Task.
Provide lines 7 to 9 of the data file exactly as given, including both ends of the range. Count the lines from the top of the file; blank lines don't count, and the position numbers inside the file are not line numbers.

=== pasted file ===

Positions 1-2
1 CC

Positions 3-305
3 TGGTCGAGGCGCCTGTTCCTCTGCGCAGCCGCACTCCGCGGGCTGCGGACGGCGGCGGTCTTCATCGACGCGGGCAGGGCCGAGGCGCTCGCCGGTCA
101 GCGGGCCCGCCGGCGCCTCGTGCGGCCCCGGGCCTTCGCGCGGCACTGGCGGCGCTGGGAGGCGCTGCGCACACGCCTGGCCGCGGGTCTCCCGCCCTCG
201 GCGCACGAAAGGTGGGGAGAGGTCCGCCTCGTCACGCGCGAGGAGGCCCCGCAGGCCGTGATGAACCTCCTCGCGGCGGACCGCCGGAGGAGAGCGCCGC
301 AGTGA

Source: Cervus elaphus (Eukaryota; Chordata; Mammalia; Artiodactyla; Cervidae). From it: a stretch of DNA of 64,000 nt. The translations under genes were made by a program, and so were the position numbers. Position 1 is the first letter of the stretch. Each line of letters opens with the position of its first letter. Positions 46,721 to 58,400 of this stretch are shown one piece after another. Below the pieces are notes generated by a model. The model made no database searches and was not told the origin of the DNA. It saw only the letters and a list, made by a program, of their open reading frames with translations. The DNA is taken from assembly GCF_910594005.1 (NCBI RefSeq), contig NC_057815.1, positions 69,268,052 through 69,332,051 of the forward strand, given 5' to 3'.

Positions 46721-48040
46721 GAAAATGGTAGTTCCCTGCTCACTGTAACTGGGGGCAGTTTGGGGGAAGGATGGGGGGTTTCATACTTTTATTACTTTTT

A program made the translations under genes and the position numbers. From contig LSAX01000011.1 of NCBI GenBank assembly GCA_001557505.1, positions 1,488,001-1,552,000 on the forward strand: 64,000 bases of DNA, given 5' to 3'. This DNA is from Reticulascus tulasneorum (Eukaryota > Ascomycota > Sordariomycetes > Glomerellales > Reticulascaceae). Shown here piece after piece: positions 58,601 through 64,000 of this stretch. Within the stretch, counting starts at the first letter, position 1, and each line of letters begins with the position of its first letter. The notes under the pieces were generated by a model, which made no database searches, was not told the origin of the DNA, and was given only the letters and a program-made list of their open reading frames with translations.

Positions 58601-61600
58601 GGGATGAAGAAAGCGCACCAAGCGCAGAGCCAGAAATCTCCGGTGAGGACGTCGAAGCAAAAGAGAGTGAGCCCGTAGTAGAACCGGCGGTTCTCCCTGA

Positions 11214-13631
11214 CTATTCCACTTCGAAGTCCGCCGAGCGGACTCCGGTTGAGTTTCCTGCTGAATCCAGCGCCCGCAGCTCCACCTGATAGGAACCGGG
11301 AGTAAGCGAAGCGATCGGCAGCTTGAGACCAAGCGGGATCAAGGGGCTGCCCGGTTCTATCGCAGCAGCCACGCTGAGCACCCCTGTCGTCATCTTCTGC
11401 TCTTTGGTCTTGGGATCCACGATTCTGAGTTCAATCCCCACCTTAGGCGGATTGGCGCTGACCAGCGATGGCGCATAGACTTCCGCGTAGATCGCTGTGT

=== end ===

301 AGTGA

Source: Cervus elaphus (Eukaryota; Chordata; Mammalia; Artiodactyla; Cervidae). From it: a stretch of DNA of 64,000 nt. The translations under genes were made by a program, and so were the position numbers. Position 1 is the first letter of the stretch. Each line of letters opens with the position of its first letter. Positions 46,721 to 58,400 of this stretch are shown one piece after another. Below the pieces are notes generated by a model. The model made no database searches and was not told the origin of the DNA. It saw only the letters and a list, made by a program, of their open reading frames with translations. The DNA is taken from assembly GCF_910594005.1 (NCBI RefSeq), contig NC_057815.1, positions 69,268,052 through 69,332,051 of the forward strand, given 5' to 3'.

Positions 46721-48040